4. Curate and celebrate
Psychologist Carl Rogers once said, “Man’s inability to communicate is a result of his failure to listen effectively.” Listening to our community members is integral to communicating in a way that will resonate with them. By listening, we can monitor our brand and find our fans (and foes); but, more to the point, it also helps us discover a trove of content and conversation. Turns out, the community is already talking and creating content about us, so why not use it to your advantage?
Tracking terms or hashtags on Twitter, finding blogs that mention certain keywords via Google, and subscribing to tags on Flickr and YouTube are just a few of the ways you can listen to the community chatter. Then, you can curate the resultant tweets, blog posts, photos, and videos to create a community-authored reflection of your brand. Don’t be afraid to celebrate content that isn’t your own. In the end, it doesn’t matter who created it; it just matters how well it tells your story.
5. Reach out and ask them to contribute
Along the same lines as the earlier point about letting your community members be the experts,sometimes getting your community involved in content creation is as simple as asking the right questions. Use your social platforms, newsletters, and other touch points to solicit responses to queries. You want your audience members to be interested in you, so it’s only fair to show some interest in them.
The questions you ask could be about your product or organization, for example, “What should we do better in the new year?” or, “What’s the most interesting way in which you’ve used our product?” Butyou can also use this as an opportunity to get to know your community members, and let them get to know each other, by asking questions that will be interesting to them, such as, “What are your new year’s resolutions?” or “How do you beat the winter blues?” or “What’s your favorite vacation getaway?” These are easy, straightforward topics people like to talk about and for which pretty much everyone has an answer.
6. Get a little chatty
In an e-commerce context, live chat functionality has been shown to lead to increased conversions and time on-site. In a content marketing context, live chat can help make our websites more dynamic, draw visitors who may not regularly go to our sites, and give our audiences the opportunity to shape our content with their questions and to feel heard. A live chat is great content both during the chat and as an archive after the fact. Also, topics that come up during a live chat may inform future content.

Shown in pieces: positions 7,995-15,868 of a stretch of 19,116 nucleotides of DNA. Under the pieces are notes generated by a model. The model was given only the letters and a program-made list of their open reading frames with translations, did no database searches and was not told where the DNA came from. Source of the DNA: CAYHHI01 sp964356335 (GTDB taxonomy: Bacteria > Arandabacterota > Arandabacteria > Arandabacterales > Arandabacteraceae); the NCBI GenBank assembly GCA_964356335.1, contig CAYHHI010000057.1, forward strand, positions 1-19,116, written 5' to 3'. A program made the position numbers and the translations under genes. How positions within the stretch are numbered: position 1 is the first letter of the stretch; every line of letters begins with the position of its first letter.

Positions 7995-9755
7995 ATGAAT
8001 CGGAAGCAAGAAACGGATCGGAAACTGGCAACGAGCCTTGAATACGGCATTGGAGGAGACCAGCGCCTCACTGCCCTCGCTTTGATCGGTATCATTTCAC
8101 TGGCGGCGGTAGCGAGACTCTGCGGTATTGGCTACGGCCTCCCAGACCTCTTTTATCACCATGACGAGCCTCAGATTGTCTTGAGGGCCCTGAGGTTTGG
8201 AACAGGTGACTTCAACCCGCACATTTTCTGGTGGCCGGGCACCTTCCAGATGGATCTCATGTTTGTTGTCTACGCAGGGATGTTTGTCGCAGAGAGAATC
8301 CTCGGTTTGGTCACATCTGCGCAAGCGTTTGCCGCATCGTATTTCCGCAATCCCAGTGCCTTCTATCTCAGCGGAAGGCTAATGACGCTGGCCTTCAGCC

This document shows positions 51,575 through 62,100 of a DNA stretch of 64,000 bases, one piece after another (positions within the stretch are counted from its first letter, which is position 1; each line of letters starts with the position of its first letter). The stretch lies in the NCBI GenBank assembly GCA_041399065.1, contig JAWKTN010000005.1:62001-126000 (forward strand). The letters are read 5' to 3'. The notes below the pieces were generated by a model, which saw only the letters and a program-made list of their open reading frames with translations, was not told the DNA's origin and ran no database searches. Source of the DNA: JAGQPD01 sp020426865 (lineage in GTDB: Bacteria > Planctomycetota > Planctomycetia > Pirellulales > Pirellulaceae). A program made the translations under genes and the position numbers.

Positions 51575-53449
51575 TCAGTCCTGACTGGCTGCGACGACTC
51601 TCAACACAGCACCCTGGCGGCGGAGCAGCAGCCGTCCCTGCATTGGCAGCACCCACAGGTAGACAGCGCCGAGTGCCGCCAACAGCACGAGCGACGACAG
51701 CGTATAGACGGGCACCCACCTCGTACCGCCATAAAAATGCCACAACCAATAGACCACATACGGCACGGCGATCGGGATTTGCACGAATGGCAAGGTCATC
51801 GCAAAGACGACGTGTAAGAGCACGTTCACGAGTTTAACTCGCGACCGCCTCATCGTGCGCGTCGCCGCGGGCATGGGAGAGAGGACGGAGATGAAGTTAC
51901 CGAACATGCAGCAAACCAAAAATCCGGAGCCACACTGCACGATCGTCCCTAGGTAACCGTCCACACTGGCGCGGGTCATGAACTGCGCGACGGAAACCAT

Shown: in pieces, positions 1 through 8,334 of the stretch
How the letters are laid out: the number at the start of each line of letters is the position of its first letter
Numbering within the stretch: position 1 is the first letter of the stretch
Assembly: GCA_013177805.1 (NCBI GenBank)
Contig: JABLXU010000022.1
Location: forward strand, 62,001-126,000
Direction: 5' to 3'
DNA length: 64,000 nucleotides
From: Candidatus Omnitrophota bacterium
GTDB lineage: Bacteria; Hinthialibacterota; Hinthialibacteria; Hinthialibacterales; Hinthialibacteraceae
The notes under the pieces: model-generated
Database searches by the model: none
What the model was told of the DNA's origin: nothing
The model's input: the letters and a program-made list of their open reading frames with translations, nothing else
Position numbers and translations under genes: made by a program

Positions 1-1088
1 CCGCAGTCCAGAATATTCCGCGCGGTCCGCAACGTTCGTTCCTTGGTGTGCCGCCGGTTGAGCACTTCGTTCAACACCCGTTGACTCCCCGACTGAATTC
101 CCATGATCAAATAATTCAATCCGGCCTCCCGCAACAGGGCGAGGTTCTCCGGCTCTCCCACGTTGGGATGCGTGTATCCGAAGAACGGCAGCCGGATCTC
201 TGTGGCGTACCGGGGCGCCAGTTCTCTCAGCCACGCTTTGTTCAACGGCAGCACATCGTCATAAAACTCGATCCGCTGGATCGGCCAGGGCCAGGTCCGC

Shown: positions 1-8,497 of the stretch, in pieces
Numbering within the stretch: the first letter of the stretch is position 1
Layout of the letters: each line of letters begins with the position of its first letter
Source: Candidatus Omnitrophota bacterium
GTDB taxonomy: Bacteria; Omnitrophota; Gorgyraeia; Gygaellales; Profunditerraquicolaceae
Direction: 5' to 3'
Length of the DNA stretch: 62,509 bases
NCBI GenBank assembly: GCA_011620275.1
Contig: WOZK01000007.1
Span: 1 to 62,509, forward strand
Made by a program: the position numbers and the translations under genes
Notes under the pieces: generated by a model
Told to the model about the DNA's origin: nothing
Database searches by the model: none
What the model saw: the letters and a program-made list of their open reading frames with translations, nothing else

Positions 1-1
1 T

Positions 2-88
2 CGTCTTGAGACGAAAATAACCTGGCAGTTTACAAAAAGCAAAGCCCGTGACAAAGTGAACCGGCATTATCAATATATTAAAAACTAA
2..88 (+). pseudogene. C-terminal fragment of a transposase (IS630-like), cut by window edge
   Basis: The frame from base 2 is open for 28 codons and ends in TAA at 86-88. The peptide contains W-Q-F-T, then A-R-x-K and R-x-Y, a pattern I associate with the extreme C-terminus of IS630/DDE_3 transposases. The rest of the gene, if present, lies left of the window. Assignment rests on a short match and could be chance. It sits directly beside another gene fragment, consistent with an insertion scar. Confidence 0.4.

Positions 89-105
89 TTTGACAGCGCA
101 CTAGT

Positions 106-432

Rather than just publishing a Q&A interview or a two-minute video with a subject matter expert or notable individual, schedule and promote a live chat with them. One of my favorite services that deserves more ink than it gets is Cover it Live. As mentioned before, it not only can help you curate social conversation, but also allows you to host and moderate live web chats that you can embed on your website.
7. Add the sound of music
Music is the soundtrack to our lives, so make it the soundtrack for your content, as well. Social music services such as Spotify, Grooveshark, and Turntable.fm have become popular spaces for audiophiles to build networks around musical tastes. Spotify and Grooveshark are centered on the creation and sharing of playlists, while Turntable.fm combines a chatroom with collaborative DJ function.
Find relevant themes — they could be related to travel, holidays, exercise, geography, current events, you name it — and use your social platforms to ask people to suggest songs they think would fit. Create those playlists via Spotify or Grooveshark then share the links. On Turntable.fm, you can create your own room and encourage your community members to join and play songs around a chosen theme.
What other ideas do you have for integrating your community into your content creation efforts?
Sharing information is the one of the most important things that we can do as a community. In order to keep the information flowing, we are pleased to bring you together again on May 16 for our Second Annual meeting in Kloten.
We have built the day’s agenda so that all participants, regardless of level of knowledge, can obtain practical information, insights, and learn from selected social media experts as well as each other. Keynote sessions will present information applicable to all participants and concurrent sessions will cater to different needs, interests, and levels of knowledge. In addition, we will hold a panel discussion with three Swiss universities that will share lessons learned, challenges, and successes about implementing and managing social media at their institutions,
We are extremely pleased to collaborate with the best social media experts and leaders in Switzerland to bring you knowledge, examples, and tools to help you advance your social media efforts or overall awareness. Follow them on Twitter, read their blogs, and connect with them so that you keep growing your professional network.
Christian Luedi, Social Media Manager, Swiss International Air Lines